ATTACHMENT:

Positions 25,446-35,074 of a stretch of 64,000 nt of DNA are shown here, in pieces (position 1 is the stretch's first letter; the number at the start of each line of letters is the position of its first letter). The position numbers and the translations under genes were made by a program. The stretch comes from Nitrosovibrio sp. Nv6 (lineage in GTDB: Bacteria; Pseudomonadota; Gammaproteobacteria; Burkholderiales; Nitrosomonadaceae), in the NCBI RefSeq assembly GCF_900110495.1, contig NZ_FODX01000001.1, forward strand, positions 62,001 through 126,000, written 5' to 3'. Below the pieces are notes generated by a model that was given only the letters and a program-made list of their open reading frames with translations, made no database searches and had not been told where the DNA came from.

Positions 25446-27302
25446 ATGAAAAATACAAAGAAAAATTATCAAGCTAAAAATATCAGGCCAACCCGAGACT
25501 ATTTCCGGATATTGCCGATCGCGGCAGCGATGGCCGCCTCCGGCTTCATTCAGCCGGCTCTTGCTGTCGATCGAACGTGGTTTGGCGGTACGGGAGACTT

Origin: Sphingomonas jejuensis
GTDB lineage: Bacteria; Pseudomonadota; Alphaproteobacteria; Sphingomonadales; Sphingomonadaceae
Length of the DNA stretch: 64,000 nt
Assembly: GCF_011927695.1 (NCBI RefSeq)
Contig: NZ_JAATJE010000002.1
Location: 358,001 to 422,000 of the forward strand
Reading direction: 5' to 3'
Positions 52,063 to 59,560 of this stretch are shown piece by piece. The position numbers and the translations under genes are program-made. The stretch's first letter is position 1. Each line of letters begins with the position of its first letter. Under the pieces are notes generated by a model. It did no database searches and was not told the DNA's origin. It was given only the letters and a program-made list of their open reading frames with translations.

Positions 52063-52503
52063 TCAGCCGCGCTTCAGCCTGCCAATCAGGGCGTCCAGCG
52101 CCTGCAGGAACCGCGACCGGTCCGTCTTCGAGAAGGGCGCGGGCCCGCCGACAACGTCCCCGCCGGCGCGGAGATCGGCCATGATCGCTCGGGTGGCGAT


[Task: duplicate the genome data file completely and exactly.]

Positions 25,446-35,074 of a stretch of 64,000 nt of DNA are shown here, in pieces (position 1 is the stretch's first letter; the number at the start of each line of letters is the position of its first letter). The position numbers and the translations under genes were made by a program. The stretch comes from Nitrosovibrio sp. Nv6 (lineage in GTDB: Bacteria; Pseudomonadota; Gammaproteobacteria; Burkholderiales; Nitrosomonadaceae), in the NCBI RefSeq assembly GCF_900110495.1, contig NZ_FODX01000001.1, forward strand, positions 62,001 through 126,000, written 5' to 3'. Below the pieces are notes generated by a model that was given only the letters and a program-made list of their open reading frames with translations, made no database searches and had not been told where the DNA came from.

Positions 25446-27302
25446 ATGAAAAATACAAAGAAAAATTATCAAGCTAAAAATATCAGGCCAACCCGAGACT
25501 ATTTCCGGATATTGCCGATCGCGGCAGCGATGGCCGCCTCCGGCTTCATTCAGCCGGCTCTTGCTGTCGATCGAACGTGGTTTGGCGGTACGGGAGACTT

Origin: Sphingomonas jejuensis
GTDB lineage: Bacteria; Pseudomonadota; Alphaproteobacteria; Sphingomonadales; Sphingomonadaceae
Length of the DNA stretch: 64,000 nt
Assembly: GCF_011927695.1 (NCBI RefSeq)
Contig: NZ_JAATJE010000002.1
Location: 358,001 to 422,000 of the forward strand
Reading direction: 5' to 3'
Positions 52,063 to 59,560 of this stretch are shown piece by piece. The position numbers and the translations under genes are program-made. The stretch's first letter is position 1. Each line of letters begins with the position of its first letter. Under the pieces are notes generated by a model. It did no database searches and was not told the DNA's origin. It was given only the letters and a program-made list of their open reading frames with translations.

Positions 52063-52503
52063 TCAGCCGCGCTTCAGCCTGCCAATCAGGGCGTCCAGCG
52101 CCTGCAGGAACCGCGACCGGTCCGTCTTCGAGAAGGGCGCGGGCCCGCCGACAACGTCCCCGCCGGCGCGGAGATCGGCCATGATCGCTCGGGTGGCGAT